I am so happy to welcome author Laura Hile back to Austenprose today. Laura is the writer of several Jane Austen-inspired novels and short stories, notably the Mercy’s Embrace trilogy featuring none other than the peevish Miss Elizabeth Elliot from Persuasion, and her humorous fantasy, Darcy by Any Other Name.
Laura has two new books releasing in quickstep: So This Is Love, and A Very Austen Romance: Austen Anthologies, Book 3. Today we are featuring So This Is Love, a Pride and Prejudice-inspired variation involving Charlotte Lucas whose re-imagined story many readers will find much more rewarding than what was originally devised by Jane Austen.
Laura has generously offered a guest blog, an exclusive excerpt, and a giveaway chance! That is the trifecta in book promotion! Enjoy! Please return on August 10th for our review of A Very Austen Romance.
“I am not romantic, you know. I never was.”
Newly escaped from a loathsome engagement of convenience, Charlotte Lucas has no interest in romance. More than ever, she is convinced that no man would—or could—love her. As a companion to an aging aunt, Charlotte’s new life is as predictable as it is circumspect.
But then she is rescued from a robbery by her uncle’s heir, a masterful man who is disastrously handsome. Why has he remained as a guest in the house? Why is he so determined to draw Charlotte out and make her talk? And what of his invitation to visit his home by the sea?
Romance is not on the chart for Captain Jack Blunt. Never again will he be played for that kind of fool! He is ashore only to heal from an injury and see to business, nothing more. And yet the pointed disinterest of his cousin’s pert niece is intriguing. She is forthright, refreshingly honest—and altogether lovely. She will make a fine wife for one of his officers. But not, of course, for him.
So This Is Love is a joyride of a Regency, bringing whirlwind romance and happily-ever-after to Jane Austen’s staid and practical Charlotte Lucas.
If you love the classic movie The Ghost and Mrs. Muir (1947) as much as I do, you’ll see the similarities in my new Charlotte Lucas romance, So This Is Love.
Except that in my story, the hero isn’t a ghost; he’s a living man. That’s what we wanted for Lucy Muir in the movie: a true and lasting love with a fascinating man of the sea … who is real.
Ghost is brilliant because it brings together two people who are entirely different: a crusty sea-dog bachelor and a picked-upon, oh-so-proper Edwardian widow. If you haven’t seen the movie, Captain Daniel Gregg has been dead for several years, and he haunts his house by the sea. When Lucy and her young daughter lease it, Lucy and the Captain are thrown together on a daily basis.
From Captain Gregg, Lucy gains the respect that no one else is willing to give. And Captain Gregg now has the family — and the wife — that he longed for in life, but was never able to find. We watch them fall in love and are captivated. Yet we know that they can never share a future together because he is a ghost.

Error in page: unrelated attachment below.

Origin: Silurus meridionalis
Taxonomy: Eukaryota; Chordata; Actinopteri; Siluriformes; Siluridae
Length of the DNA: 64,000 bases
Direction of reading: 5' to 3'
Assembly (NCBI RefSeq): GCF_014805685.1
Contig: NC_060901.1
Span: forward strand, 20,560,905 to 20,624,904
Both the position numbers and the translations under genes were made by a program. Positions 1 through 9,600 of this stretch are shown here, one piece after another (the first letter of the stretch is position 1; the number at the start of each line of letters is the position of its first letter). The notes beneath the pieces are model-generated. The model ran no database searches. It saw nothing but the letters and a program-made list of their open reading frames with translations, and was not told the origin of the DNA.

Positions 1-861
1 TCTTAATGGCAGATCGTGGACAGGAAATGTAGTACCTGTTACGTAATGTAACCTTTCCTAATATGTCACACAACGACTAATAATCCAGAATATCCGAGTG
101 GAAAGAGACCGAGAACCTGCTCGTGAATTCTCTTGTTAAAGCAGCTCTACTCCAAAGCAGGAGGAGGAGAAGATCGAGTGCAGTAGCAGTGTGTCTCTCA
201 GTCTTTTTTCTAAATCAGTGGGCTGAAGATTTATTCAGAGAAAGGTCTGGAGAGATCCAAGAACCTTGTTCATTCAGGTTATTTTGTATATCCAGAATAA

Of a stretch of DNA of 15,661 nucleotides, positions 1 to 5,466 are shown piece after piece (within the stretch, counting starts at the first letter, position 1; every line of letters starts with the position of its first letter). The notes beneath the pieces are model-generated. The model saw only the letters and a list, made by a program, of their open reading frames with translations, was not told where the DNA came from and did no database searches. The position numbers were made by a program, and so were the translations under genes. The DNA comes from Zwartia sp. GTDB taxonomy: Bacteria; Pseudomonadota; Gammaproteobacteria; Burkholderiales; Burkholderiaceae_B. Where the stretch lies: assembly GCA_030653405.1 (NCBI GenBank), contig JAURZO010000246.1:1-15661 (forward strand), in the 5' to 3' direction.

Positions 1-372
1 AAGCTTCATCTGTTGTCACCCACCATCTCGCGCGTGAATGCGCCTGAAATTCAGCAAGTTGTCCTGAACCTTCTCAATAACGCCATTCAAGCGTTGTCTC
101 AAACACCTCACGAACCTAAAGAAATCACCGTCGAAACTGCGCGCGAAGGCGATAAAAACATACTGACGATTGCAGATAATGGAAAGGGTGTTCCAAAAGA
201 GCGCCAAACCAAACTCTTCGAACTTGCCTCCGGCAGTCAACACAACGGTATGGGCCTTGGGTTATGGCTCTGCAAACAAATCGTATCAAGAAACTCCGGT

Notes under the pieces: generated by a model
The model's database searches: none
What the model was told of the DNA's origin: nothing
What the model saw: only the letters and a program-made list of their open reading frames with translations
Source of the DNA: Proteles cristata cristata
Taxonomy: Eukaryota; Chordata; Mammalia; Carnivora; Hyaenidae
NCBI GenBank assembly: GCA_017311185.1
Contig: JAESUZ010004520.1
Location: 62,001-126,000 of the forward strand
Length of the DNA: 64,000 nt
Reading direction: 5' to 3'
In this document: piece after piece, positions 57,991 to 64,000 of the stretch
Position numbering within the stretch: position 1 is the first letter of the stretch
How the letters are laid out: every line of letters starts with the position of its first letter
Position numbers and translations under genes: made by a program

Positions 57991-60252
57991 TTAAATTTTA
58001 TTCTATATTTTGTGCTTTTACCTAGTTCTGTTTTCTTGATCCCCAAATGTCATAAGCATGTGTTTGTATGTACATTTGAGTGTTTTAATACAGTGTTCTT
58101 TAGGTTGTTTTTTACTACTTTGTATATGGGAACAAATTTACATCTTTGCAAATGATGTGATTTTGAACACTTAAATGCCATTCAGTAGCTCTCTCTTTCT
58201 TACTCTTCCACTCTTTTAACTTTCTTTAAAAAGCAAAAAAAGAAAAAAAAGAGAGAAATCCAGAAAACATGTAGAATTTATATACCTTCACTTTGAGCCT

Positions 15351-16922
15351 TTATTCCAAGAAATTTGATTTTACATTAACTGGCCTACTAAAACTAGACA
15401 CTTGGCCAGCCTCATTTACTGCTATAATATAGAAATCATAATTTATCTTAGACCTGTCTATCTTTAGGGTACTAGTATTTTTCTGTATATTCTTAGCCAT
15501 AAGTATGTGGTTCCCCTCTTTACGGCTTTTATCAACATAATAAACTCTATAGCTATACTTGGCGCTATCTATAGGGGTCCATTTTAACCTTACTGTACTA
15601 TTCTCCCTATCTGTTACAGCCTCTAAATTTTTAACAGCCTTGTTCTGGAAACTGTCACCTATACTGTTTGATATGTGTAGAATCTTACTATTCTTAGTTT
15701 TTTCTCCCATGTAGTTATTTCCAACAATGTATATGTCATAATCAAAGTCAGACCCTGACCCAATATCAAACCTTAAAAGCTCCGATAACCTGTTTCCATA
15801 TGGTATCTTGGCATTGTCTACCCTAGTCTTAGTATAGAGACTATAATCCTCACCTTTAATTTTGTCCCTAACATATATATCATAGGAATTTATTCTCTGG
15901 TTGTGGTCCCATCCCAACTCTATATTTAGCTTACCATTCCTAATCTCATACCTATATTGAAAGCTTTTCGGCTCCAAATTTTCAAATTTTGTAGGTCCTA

With an eye on The Ghost and Mrs. Muir, I began to build So This Is Love.
In Lucy’s place, I have Jane Austen’s Charlotte Lucas, a young woman who has been pitied by generations of women readers. Like Lucy, Charlotte is hampered by a lack of fortune, and she also seems, well … hopelessly ordinary. As to courtship, Charlotte’s prospects are nil. For example, in So This Is Love, she tells Elizabeth Bennet that the best she can hope for is to marry a widower, in order to care for his children.
But there are no widowers in Meryton. There is only Mr. Collins.
We watch Charlotte make an impossible choice, simply because it is prudent. “No, no!” we want to shout. “The man’s a spineless braggart! Don’t marry him!”
With two little words, I sent Charlotte’s story spinning from its Pride and Prejudice rails: what if?
What if, when Collins returns to Meryton to negotiate the settlement, his lustful thoughts overpower good sense? What if, before they are married, Collins gets handsy — and something within Charlotte snaps? What if she abruptly ends the engagement?
That’s what we would do in real life, right? We’d kick Collins to the curb!
What if, to escape gossip, Charlotte is sent to live with her father’s sister and her husband, Mr. and Mrs. Allen of Wiltshire (of Northanger Abbey fame). Mr. Allen’s heir is also a house guest … and thus we have a perfect opportunity for romance.
Although I intended to use Captain Gregg as a model, Captain Jack Blunt wasn’t having any. For one thing, he is Royal Navy (circa 1812), not merchant marine. And for another, although he has a gentleman’s beard like Gregg, he is blond.
If you’re thinking Chris Hemsworth in Thor, you’re getting the right idea.
Look, if our girl Charlotte is brave enough to give Collins the heave-ho, she deserves to meet a swoony hero, right?
Not for one minute do we believe that her “I am not romantic” statement is true!
Captain Blunt’s house by the sea in Dorset plays the role of Captain Gregg’s Gull Cottage. Cliff House, and the cove it’s built above, almost become characters themselves as Charlotte and Jack share daily walks beside the sea. This book is filled with delicious banter between these two. Isn’t that our favorite thing about romance?
I think you’ll enjoy So This Is Love.
From Chapter 17, we see Captain Blunt in action, as Charlotte attempts to school him in proper etiquette. Will he comply? Not on your life!